© Copyright 2010 Anne Sete
I grew up in Catonsville, Maryland. I spent summers with my parents and my brother Jay at my Grandmother and Grandfather’s farm in Chestertown, Maryland.
One day I stopped at his door and said hello, introduced myself, and he invited me in. Thus began a lifetime friendship and romance that continues to this day, even though he has died many years ago. I still feel his presence of love and light surrounding me.
Max Weiss has the idea of having Vince and Bola do a show together. Vince and Bola played several private parties together, then began performing on weekends after Bola’s 9 pm shift at the Sheraton Palace was over. Eventually Vince and Bola became so popular that Bola gave notice to the Sheraton, and moved to Sausalito. I believe they played several shows at the Trois Coleurs hotel in Berkeley. I will check my reviews from that time correct that information if it is incorrect.
I remember Vince and Bola playing at the El Matador. The club would hold 300 to 400 people. The sign on the club marquee would only say “VINCE AND BOLA”. People would be lined up for blocks waiting to get in.
Vince and Bola would play three 45-minute shows together: 9 to 10 pm, 11 pm to 12 pm, and a short show from 1 until about 1:30 pm. In between shows Bola would go over to the other clubs and watch Miles, or Wes, or whoever was in town, play. The different jazz clubs would stagger their starting times so the audiences could hear at least some of the other clubs' shows. Whenever Bola or other musicians would go to visit another club, the music would liven up. Often musicians from various clubs would visit and sit in and play with other musicians. It was an exciting time!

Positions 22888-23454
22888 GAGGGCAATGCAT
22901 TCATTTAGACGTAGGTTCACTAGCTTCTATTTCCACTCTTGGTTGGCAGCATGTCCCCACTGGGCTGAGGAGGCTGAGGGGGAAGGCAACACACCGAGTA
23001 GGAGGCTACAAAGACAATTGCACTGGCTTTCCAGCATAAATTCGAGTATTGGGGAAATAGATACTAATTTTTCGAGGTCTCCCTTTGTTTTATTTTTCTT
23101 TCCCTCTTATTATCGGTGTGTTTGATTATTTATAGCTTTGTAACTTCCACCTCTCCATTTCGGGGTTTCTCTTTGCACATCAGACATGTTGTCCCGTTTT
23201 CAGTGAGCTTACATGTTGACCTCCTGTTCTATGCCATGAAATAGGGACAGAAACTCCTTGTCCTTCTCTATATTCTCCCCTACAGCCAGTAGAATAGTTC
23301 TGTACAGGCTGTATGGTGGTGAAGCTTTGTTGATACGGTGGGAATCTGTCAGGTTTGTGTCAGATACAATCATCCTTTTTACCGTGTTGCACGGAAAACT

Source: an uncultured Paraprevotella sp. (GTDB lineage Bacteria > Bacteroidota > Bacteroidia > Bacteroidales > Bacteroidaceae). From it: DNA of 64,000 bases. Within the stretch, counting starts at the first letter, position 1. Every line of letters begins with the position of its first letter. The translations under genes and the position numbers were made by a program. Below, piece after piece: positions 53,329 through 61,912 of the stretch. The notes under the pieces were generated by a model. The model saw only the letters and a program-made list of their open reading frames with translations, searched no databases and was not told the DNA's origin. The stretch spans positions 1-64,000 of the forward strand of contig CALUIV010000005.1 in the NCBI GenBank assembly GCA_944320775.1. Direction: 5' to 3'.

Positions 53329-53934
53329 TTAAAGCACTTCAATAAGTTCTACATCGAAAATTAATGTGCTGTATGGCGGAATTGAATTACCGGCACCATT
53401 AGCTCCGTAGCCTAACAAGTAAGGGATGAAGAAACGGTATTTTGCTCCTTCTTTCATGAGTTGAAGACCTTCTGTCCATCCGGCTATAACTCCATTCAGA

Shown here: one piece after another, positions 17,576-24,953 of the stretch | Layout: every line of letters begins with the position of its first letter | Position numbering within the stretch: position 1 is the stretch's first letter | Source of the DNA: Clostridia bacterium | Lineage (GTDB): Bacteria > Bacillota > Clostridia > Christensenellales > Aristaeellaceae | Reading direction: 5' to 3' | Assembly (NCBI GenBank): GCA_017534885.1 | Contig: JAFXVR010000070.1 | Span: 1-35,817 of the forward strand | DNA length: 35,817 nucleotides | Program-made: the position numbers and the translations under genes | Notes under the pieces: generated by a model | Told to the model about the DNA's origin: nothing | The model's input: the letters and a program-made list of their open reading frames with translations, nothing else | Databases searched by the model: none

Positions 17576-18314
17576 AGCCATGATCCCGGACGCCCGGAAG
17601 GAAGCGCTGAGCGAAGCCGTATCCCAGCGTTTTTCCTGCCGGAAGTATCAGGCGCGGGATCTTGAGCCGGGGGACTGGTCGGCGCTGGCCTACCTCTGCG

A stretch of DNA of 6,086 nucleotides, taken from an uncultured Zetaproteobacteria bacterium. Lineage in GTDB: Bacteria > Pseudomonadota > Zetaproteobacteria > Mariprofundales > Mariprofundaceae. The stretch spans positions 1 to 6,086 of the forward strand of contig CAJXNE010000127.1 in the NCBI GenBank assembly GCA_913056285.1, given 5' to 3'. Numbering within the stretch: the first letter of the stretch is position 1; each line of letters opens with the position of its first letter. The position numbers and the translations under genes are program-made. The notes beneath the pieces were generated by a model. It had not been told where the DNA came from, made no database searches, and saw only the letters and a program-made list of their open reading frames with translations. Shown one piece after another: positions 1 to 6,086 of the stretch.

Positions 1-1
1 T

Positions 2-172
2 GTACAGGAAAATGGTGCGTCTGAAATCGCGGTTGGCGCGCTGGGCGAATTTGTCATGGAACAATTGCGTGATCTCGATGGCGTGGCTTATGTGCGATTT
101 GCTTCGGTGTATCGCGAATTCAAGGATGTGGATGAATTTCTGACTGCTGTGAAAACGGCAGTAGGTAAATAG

Bola would come from behind the curtain carrying his guitar in one hand and his footstool in the other. Bola would sit on the stool, with his left fool on his footstool. He would pretend to be tuning up his guitar until the crowd quieted down, so quiet that you could hear a pin drop. Then Bola would play two classical guitar pieces. Next would come a Brazilian piece, samba in nature and spirit, perhaps "Girl From Ipananema", which the crowd loved.
The bassist and the drummer also took turns soloing, and both Vince and Bola would support them. Everybody looked and sounded good.
After the last show, after the night club closed, Bola and I would go across the street to Mike’s Pool Hall. We had a standing order: pastrami and salami sandwiches, on rye, with cole slaw and hot mustard to go, with a half a pickle on top with a toothpick holding the whole thing together. The sandwiches were about four inches thick. They were wrapped in waxed paper, then the whole thing wrapped in brown butcher wrap paper. We would go back to Bola’s apartment in Sausalito, eat half a sandwich, then go to sleep. By now the sun was coming up in Sausalito.